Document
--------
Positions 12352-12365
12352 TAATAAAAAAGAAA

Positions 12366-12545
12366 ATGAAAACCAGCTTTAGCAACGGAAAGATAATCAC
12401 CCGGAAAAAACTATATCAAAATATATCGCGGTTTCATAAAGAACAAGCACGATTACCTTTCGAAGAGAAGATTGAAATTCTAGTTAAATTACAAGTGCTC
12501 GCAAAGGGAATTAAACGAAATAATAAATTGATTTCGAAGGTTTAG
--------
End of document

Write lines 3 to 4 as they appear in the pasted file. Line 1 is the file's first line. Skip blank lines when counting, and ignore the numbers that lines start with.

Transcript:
Positions 12366-12545
12366 ATGAAAACCAGCTTTAGCAACGGAAAGATAATCAC